Also remember that there are other factors affecting the end result; for example if a country receives help that really improves it but then it becomes affected by a war or a drought then the benefits will be not evident.
1why have you brought up Norway? why not, say, irish?– user21304Jul 23, 2018 at 21:51
1Feel free to change the example if you have any issue with Norway.– SJuan76Jul 23, 2018 at 21:53
3why would Nepal want to simply copy-paste Norwegian laws? why not do some research with Norwegian advice and update their laws?– user21304Jul 23, 2018 at 21:56
@anonymous - ref Norway vs. Ireland - maybe because it is considered the best country in the world to live in.– AlexeiJul 24, 2018 at 4:55
The European Development Fund (EDF) is the mechanism that the EU gives aid to developing nations:
Created in 1957 by the Treaty of Rome and launched in 1959, the European Development Fund (EDF) is the EU's main instrument for providing development aid to African, Caribbean and Pacific (ACP) countries and to overseas countries and territories (OCTs).
It is not the only fund, but it accounts for 30% of the EU's development spend.
The money is apportioned by the EU being lobbied to invest in certain areas.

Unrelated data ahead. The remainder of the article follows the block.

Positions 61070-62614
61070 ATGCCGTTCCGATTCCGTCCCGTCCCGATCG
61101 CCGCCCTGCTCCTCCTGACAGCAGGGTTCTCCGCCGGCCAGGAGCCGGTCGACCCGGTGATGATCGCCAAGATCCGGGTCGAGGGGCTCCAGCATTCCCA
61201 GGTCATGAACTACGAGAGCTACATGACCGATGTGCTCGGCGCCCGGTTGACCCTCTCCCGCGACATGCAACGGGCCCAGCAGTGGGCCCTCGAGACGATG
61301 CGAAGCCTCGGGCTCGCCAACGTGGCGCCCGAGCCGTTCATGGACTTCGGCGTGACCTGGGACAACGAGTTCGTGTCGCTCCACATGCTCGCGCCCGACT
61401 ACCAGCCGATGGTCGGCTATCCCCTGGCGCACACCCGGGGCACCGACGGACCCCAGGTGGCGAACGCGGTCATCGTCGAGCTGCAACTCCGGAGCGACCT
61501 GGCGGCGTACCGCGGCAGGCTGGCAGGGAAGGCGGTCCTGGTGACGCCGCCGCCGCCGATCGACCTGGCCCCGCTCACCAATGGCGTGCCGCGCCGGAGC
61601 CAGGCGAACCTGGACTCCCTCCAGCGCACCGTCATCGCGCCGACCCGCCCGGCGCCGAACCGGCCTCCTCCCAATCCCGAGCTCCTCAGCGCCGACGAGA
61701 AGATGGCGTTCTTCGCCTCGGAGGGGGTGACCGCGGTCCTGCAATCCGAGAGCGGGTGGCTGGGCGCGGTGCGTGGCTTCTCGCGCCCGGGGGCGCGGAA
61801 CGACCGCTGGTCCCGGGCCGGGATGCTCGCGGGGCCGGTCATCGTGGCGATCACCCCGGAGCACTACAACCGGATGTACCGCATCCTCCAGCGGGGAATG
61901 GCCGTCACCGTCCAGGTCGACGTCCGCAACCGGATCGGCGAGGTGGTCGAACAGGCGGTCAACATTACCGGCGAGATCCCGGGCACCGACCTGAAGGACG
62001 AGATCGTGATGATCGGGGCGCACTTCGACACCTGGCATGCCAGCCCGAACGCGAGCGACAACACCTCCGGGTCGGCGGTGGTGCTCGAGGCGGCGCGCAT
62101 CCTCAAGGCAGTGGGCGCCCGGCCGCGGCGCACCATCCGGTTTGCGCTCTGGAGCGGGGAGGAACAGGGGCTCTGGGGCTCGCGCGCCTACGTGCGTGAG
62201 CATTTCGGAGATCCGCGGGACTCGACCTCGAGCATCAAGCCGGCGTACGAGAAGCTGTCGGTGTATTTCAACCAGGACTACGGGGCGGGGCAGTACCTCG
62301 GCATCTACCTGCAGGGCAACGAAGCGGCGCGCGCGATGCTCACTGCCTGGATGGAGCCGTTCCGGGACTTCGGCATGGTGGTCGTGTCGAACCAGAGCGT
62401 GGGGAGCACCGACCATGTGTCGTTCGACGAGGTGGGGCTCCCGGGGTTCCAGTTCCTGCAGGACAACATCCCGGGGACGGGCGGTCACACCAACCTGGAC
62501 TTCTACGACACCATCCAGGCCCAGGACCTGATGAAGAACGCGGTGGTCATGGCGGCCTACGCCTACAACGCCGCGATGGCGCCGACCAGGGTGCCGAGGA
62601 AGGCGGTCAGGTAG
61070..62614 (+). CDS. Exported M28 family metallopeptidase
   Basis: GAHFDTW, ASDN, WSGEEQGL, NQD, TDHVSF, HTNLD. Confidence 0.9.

i am not talking about fund.– user21304Jul 23, 2018 at 19:38
@anonymous Then what are you talking about if not money?– Philipp ♦Jul 23, 2018 at 20:11
@Philipp, I am talking about eagerness of undertaking a reform. Even if EU doesn't offer any fund, what stops Nepal to ask EU for sending a bunch of specialists and trainers to train their govt employees, and to rewrite their law books?– user21304Jul 23, 2018 at 20:48
1@anonymous the foreign aid offices of most countries do offer such practical support, not simply financial aid. Even if the EDF does not do the same, the foreign aid offices of individual member states probably do.– phoogJul 23, 2018 at 21:17
2@anonymous If you're specifically interested in Nepal's acceptance (or lack thereof) of foreign aid, whether financial or practical, you should probably edit your question to reflect that or ask a new question. As it is, "why don't such countries seek such help" is based on a faulty premise, since many such countries do seek such help. I don't know about Nepal and foreign aid; for all I know they are one of the countries that accept it, and if they're not, I certainly don't know why.– phoogJul 23, 2018 at 21:59
This seems like something the European External Action Service (EEAS) would do. One of their objectives with regard to development cooperation is:
Promote democracy, the rule of law, and the respect of human rights in developing countries
I think countries willing to do as you say can contact EEAS to ask what help they can offer. If they cannot help, I'm sure they can point in the right direction, for example by bringing them into contact with organisations that offer relevant help.
If you have questions for them, I think the easiest is to contact them via their social media.
There is EULEX for Kosovo. Not sure if they are part of the EEAS or separate.– FizzAug 11, 2018 at 16:42
@Fizz It is a diplomatic mission, part of the Common Security and Defense Policy which is carried out by the European External Action Service.– JJJ ♦Aug 11, 2018 at 16:50